Dusted Reviews

Jatoma - Jatoma

today features
reviews charts
labels writers
info donate

Search by Artist

Sign up here to receive weekly updates from Dusted

email address

Recent Reviews

Dusted Reviews

Artist: Jatoma

Album: Jatoma

Label: Kompakt

Review date: Nov. 9, 2010

Writing about electronic music is difficult because it requires you to be both hyperspecific — down to the drum machine or synth, the record label or nightclub — and that you move away from that specificity in order to allow your subject an identity that’s not overdetermined by technology or genealogy. Plus, unlike more culturally embedded forms such as blues or jazz, electronic music often is short on cues — the stories that help us understand what we’re listening to, that tell us where the meaning lies, that feel less like narratives and more like matrices or hypertexts. Choose your own adventure and so forth. There’s a dizzying profusion of paths from the zero-degree of consumer electronics, a 440 Hz sine wave, to a new group like Kompakt’s Jatoma. This comes as a relief. The music on the trio’s self-titled debut LP for the Cologne label is hard enough to pin down without the whole sordid business of identity and a PR one-sheet getting in the way.

Jatoma the record does not sound the same way twice. There is a lot of detail, to be sure, but the album’s changeability is the result of canny construction, not being overstuffed, almost suggesting that some kind of Oulipian restrictions are in place. Jatoma (specifically Tomas Barfod, Mads Kolding and Jacob Littauer) plays cat and mouse with certain techno conventions, walking a fine line between recognizable forms and sounds that don’t quite scan as musical. The production logic fights against quantization, the production-software button that snaps all MIDI notes to a particular metrical grid. Much of the drama here comes from phrases that barely fit into the songs, parts that threaten to topple the whole Jenga tower over.

Despite the ways Jatoma calls attention to its own construction, the album is not too sophisticated to have the same level of emotional accessibility as, say, Four Tet or The Field. The pleasant central motif of the first track, “Little Houseboat,” states this clearly at the outset, before an onslaught of sounds divides the focus. Jatoma’s productions are filled with options. There seems to be a stable core to every track around which sonic detritus orbits; what you choose to pay attention to among these gambolling sounds can effectively change the experience of the song — but then again, the core of the song often morphs significantly before the runtime is out. Which means that this album can be both idyllic and sinister. It makes and re-makes itself in realtime.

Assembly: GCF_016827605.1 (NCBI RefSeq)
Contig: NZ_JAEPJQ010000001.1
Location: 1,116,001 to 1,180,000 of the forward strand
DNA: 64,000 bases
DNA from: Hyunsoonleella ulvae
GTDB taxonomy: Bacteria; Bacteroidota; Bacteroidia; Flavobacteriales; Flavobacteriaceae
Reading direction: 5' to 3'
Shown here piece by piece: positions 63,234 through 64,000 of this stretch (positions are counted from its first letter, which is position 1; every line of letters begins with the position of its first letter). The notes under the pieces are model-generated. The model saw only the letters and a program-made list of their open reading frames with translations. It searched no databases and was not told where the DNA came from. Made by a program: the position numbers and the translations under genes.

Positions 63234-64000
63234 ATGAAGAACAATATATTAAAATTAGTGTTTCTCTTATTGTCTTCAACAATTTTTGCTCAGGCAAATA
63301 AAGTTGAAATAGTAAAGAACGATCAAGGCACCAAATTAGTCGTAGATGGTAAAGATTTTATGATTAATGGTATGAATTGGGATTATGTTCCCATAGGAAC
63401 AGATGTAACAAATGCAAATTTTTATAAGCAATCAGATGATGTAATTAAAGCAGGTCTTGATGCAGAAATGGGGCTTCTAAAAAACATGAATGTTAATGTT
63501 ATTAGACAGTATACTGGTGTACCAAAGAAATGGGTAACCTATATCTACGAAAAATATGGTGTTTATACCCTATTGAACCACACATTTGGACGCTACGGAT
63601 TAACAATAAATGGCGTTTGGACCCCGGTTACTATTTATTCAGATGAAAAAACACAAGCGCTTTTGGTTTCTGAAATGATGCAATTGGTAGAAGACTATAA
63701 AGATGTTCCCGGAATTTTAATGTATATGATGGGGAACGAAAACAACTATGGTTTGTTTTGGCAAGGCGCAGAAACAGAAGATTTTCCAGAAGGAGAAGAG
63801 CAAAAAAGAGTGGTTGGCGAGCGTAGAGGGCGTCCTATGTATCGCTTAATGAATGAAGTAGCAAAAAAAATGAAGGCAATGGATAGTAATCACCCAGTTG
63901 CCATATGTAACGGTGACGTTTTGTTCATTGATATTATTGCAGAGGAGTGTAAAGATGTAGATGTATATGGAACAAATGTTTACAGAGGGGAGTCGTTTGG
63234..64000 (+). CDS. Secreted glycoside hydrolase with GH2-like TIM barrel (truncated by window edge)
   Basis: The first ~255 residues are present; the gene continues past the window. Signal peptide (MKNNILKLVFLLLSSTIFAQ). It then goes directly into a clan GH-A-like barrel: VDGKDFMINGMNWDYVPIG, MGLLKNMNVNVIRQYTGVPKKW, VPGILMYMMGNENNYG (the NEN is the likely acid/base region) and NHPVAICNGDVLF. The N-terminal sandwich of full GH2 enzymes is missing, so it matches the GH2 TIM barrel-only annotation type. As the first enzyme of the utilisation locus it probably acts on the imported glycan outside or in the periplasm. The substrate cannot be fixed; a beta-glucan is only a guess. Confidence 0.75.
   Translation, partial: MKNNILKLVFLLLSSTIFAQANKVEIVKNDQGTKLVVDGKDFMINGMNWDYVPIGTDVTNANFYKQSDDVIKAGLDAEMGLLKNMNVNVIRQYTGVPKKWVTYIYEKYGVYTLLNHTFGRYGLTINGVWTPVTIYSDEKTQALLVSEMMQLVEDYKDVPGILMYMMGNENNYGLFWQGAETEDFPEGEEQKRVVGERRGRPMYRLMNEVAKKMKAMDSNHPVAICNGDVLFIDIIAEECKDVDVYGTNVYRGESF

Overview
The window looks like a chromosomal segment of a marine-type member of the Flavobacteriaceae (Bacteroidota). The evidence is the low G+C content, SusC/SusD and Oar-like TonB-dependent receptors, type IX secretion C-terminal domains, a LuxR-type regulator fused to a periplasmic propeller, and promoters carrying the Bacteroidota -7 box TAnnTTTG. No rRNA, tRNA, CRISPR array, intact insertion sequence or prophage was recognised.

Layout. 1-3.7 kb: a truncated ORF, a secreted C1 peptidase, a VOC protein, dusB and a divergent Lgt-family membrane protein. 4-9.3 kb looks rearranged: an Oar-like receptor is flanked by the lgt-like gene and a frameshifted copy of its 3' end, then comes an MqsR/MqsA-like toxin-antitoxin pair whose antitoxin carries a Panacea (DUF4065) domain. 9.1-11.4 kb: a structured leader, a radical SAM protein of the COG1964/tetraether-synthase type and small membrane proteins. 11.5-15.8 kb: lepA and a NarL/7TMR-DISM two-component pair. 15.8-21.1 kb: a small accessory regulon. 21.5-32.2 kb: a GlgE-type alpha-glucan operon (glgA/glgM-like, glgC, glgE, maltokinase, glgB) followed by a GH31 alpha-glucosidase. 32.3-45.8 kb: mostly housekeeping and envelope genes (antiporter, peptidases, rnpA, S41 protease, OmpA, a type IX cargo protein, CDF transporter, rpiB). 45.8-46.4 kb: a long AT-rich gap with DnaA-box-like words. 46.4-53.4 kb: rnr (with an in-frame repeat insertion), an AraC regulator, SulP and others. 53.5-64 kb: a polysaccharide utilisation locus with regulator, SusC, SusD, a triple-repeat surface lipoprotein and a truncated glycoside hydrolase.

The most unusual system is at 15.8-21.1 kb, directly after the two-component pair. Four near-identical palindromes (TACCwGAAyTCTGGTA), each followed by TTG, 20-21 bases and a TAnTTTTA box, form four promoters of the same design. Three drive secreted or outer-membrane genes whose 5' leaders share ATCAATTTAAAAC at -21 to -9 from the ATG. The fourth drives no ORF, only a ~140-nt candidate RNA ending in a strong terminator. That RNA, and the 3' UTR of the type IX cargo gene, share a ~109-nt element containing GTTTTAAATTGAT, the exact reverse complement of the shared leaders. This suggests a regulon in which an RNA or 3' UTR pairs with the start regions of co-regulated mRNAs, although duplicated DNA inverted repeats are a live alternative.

This is very true of a certain kind of electronic music. I bought Autechre’s Tri Repetae++ seven years ago simply because it had the best reviews. It wasn’t until two weeks ago, prompted by rainy weather, I finally heard what was essential and compelling about it. The best Autechre tracks are half dirty, harsh industrial sounds and half recognizably musical techno: a sketch of a melody or some warm pads, for example. As a listener you’re called upon to make sense of the “non-musical” sounds in terms of the musical ones while filling in the built-in blanks in the melody or ambience. The appeal has more to do with internal, unresolved tension than with forward momentum.

Fourteen years later, it makes sense that Jatoma’s take on this concept would involve more than two simultaneous ideas. This might give the reader the idea that Jatoma is scattered, but it’s not. It’s frequently an overwhelming experience because there is so much to take interest in here, but it’s still a carefully engineered one — packed with some of the more satisfying jams of the year. It is itself a combination of specificity and anonymity, a state of flux with very few right angles.

By Brandon Bussolini

Read More

View all articles by Brandon Bussolini

Find out more about Kompakt

©2002-2011 Dusted Magazine. All Rights Reserved.